Wednesday, August 29, 2018

Shilla Growth Guidance Procedure
1.      What is the Shilla procedure? The Shilla technique is one which passively guides spine growth, rather than actively distracting across like a growing rod system.  I refer to it as a "track and trolley" system.

2.      Who is a candidate for the Shilla technique?  Many patients who are candidates for traditional growing rods (GR) are also candidates for the Shilla technique.  The decision between GR and Shilla technique will be made between the surgeon and parents/caregivers focusing on what is best for the child. 
3.      How is it different that traditional growing rods or MAGEC?  The Shilla fixes the worst part of the deformity, that part of the spine which is growing more sideways than vertically.  By straightening out the severely curved part and then fusing the apex of the deformity the apex will be permanently improved. A traditional growing rod or MAGEC system fixates above and below the worst part of the spine deformity and creates small fusions in the part of the spine which is growing more normally.  The growing rods are then forcefully distracted to put the spine under tension.  See reference #1 below for more details.

4.      Is Shilla better than traditional growing rods or MAGEC?  To this surgeon, if a Shilla can be used over a traditional growing rod or MAGEC then it is my first choice.  The question is why?  The initial surgery is similar between all three surgeries in terms of recovery.  The benefit of the Shilla is there is no need for repetitive surgeries, unlike traditional growing rods, or frequent clinic visits, as is necessary for MAGEC.  Overall, when Shilla is compared to growing rods the overall outcome on x-rays is nearly identical.  Another benefit is Shilla patients undergo 1/3 the number of surgeries/anesthesia when compared to traditional growing rods.  See reference #2 below.
5.      Is the spine fused in a Shilla procedure?  A spine fusion is performed typically over 2-4 vertebra where the scoliosis is at its worst.  These vertebra were not growing normally anyways.  Even if the patient had received a traditional growing rod or MAGEC that very curved part of the spine would not grow normally.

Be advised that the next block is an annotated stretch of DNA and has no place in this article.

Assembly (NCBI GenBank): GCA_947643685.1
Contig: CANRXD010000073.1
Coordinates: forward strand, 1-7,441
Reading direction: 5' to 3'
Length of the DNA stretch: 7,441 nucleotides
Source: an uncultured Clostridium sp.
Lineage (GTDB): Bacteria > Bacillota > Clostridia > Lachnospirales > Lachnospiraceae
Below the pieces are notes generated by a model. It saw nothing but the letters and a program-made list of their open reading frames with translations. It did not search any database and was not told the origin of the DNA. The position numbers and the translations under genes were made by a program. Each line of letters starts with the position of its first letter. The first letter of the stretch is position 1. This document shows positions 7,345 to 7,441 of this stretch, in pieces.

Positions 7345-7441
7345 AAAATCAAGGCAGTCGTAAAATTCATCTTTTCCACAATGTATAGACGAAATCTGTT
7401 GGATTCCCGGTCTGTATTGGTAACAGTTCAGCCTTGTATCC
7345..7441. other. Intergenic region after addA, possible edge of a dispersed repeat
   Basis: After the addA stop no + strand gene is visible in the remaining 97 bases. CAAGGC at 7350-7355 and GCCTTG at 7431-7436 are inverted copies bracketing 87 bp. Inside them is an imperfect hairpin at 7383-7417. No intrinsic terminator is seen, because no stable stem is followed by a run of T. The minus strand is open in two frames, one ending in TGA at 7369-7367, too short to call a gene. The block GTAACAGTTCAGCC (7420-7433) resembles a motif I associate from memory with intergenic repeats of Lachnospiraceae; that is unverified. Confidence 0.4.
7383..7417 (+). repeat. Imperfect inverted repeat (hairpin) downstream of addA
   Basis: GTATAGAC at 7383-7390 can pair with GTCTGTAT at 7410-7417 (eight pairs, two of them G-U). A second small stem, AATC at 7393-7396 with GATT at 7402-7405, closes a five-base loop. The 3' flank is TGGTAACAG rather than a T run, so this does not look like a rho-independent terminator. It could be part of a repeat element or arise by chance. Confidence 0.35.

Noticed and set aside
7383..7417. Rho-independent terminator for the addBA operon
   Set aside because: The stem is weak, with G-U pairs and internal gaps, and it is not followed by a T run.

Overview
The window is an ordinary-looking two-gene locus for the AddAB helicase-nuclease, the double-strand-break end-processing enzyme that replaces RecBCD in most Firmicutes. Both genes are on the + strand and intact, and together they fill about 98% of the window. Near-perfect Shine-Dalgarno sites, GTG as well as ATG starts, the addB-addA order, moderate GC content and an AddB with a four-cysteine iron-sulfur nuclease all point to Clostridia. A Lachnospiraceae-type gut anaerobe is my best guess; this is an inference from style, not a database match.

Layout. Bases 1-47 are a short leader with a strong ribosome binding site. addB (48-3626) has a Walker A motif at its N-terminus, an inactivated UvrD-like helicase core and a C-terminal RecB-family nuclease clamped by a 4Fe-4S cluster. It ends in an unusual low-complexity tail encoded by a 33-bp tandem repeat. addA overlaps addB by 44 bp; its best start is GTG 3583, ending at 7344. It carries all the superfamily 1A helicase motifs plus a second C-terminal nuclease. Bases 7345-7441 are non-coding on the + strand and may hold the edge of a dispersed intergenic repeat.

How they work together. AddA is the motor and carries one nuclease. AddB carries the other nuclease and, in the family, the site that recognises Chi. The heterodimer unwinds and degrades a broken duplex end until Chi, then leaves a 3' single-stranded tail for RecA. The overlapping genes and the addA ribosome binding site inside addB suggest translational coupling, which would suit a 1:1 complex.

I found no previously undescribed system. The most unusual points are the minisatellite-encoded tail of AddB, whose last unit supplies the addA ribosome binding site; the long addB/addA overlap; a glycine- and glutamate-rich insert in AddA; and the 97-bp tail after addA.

6.      How long will the Shilla procedure last? In the 2nd paper listed below it was demonstrated that they average patient underwent 3 surgeries: initial, one revision and then one final surgery.  The average patient underwent a revision surgery at 3-3.5 years after the first surgery and then final surgery at 6-7 years after the first surgery.  Every patient is different.
7.      When growth is completed what happens with the Shilla construct?  At or near the end of spine growth a decision is made to either convert the Shilla to a definitive spine fusion or removal all the implants with the idea to restore spine motion and not need a fusion surgery. 
8.      Whose decision is it to remove the implants or convert to a spine fusion?  It is a decision made by the patient, family and surgeon.  Most patients are undergoing definitive fusion surgery thus far because they wanted to improve their body position permanently.
9.      How many patients have had their implants removed? Thus far between our center and Little Rock there are less than 10 patients.
10.   If the implants are removed can a fusion surgery be done in the future?  Yes.

1.            Luhmann SJ, McCarthy RE.  A Comparison of SHILLA™ GROWTH GUIDANCE SYSTEM and Growing Rods in the Treatment of Spinal Deformity in Children Less than 10 Years of Age.  J Pediatr Orthop 37(8):e567-e574, 2017.
2.            Luhmann SJ, Smith JC, McClung A, et al.  Radiographic outcomes of Shilla Growth Guidance System and traditional growing rods through definitive treatment.  Spine Deformity, 5:277-282, 2017.
3.            Luhmann SJ, McAughey EM, Ackerman SJ, Bumpass DB, McCarthy R: Cost analysis of a growth guidance system compared with traditional and magnetically controlled growing rods for early-onset scoliosis: a US-based integrated health care delivery system perspective. ClinicoEconomics & Outcomes Research 1:179-187, 2018.